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Californians to receive $30 to $40 climate credit this month

piggy bank
Shutterstock

A year and a half after California started forcing some big polluters to pay for pumping greenhouse gases into the atmosphere, households in the Golden State are about to start cashing in on the program.

The state's cap-and-trade program has raised nearly $1.7 billion so far. About 40 percent of proceeds are earmarked to be spent on clean energy initiatives, while the rest will be distributed to small utility customers through various programs, helping offset any increase in electricity prices. Residential customers of the state's investor-owned utilities, which together serve more than two-thirds of the state's electricity, will receive the first California Climate Credits on this month's electricity bills, reducing the amount due by roughly $30 to $40. The next residential credits will be paid out in October. Small business customers will receive them monthly.

California Public Utilities Commission President Michael Peevey said the credits will give "millions of Californians a stake in the fight for clean air and a healthy environment." He suggested electricity customers reinvest the money in efficient lightbulbs, smart thermostats, and other energy-saving measures to further reduce costs and to join the fight against climate change.

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What the U.N.’s new climate report says about North America

North America
NASA

Global warming is a global crisis, but the effects of climate change are being felt differently in different corners of the globe. The latest report from the U.N. Intergovernmental Panel on Climate Change warns of a world wracked by hunger, violence, and extinctions. But the IPCC also dedicates chapters to impacts that are underway and anticipated in individual regions and continents.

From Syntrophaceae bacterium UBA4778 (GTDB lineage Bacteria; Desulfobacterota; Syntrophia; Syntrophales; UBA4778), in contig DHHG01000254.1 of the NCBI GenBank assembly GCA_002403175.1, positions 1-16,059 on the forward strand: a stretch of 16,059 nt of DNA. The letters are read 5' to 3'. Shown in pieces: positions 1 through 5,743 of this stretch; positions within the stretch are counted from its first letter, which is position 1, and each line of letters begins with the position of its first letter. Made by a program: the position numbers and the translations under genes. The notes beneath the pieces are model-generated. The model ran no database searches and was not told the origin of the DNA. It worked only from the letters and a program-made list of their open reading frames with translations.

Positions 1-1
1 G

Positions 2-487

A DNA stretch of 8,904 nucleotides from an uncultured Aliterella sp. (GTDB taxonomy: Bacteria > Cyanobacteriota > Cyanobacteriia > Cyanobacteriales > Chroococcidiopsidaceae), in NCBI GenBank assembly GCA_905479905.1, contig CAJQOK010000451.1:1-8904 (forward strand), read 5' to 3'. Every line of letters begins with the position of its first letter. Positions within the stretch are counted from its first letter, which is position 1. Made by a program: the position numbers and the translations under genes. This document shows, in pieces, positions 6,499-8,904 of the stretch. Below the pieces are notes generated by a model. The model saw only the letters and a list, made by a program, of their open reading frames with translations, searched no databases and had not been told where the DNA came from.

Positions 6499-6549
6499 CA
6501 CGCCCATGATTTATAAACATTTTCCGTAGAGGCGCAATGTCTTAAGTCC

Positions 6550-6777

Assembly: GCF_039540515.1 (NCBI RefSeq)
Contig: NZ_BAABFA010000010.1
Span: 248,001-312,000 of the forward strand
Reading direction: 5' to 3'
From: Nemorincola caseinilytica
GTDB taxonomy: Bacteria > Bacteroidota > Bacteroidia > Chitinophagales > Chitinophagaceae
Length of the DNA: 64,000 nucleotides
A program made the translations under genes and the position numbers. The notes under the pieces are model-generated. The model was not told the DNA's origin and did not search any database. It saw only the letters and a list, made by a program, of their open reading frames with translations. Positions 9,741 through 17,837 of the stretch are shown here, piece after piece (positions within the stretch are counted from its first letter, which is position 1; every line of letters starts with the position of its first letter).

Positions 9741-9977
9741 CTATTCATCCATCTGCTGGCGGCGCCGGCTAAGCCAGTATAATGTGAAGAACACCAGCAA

For North America, the report states there is "high confidence" of links between climate change and rising temperatures, ravaging downpours, and declining water supplies. Even if temperatures are allowed to rise by just 3.6 degrees Fahrenheit (2 C), which is the goal of current international climate negotiations (a goal that won't be met unless everybody gets a lot more serious about curbing greenhouse gas pollution), such severe weather is going to get a lot worse.

North America's coastal regions will continue to face a particularly long list of hazards, with climate change bringing growing risks of "sea-level rise, warming, ocean acidification, extratropical cyclones, altered upwelling, and hurricanes and other storms."

Here are some highlights from the North American chapter of the IPCC's new report:

Observed climate trends in North America include an increased occurrence of severe hot weather events over much of the US, decreases in frost days, and increases in heavy precipitation over much of North America ...

Global warming of approximately 2°C (above the pre-industrial baseline) is very likely to lead to more frequent extreme heat events and daily precipitation extremes over most areas of North America, more frequent low snow years, and shifts towards earlier snowmelt runoff over much of the western US and Canada. Together with climate hazards such as higher sea levels and associated storm surges, more intense droughts, and increased precipitation variability, these changes are projected to lead to increased stresses to water, agriculture, economic activities and urban and rural settlements.

The following figure from the report shows how temperatures have already risen -- and how they are expected to continue to rise in different parts of the continent under relatively low ("RCP2.6") and high ("RCP8.5") greenhouse gas pollution scenarios:

Click to embiggen.
IPCC
Click to embiggen.
Read more: Climate & Energy

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U.N. climate report offers lots of bummer news plus a few dollops of encouragement

The maintenance costs are going through the roof.
NASA

Climate change has broken down the floodgates, pervading every corner of the globe and affecting every inhabitant. That was perhaps the clearest message from the newest report of the U.N. Intergovernmental Panel on Climate Change -- the latest in a conga line of warnings about the need to radically and immediately reduce our use of fossil fuels.

Published Sunday, it's the second installment of the IPCC's fifth climate report. The first installment was released last September; the third comes out next month. (If you're wondering WTF the IPCC even is, here's an explainer.) This latest installment catalogues climate impacts that are already being felt around the world, including floods, heat waves, rising seas, and a slowing in the growth of crop yields: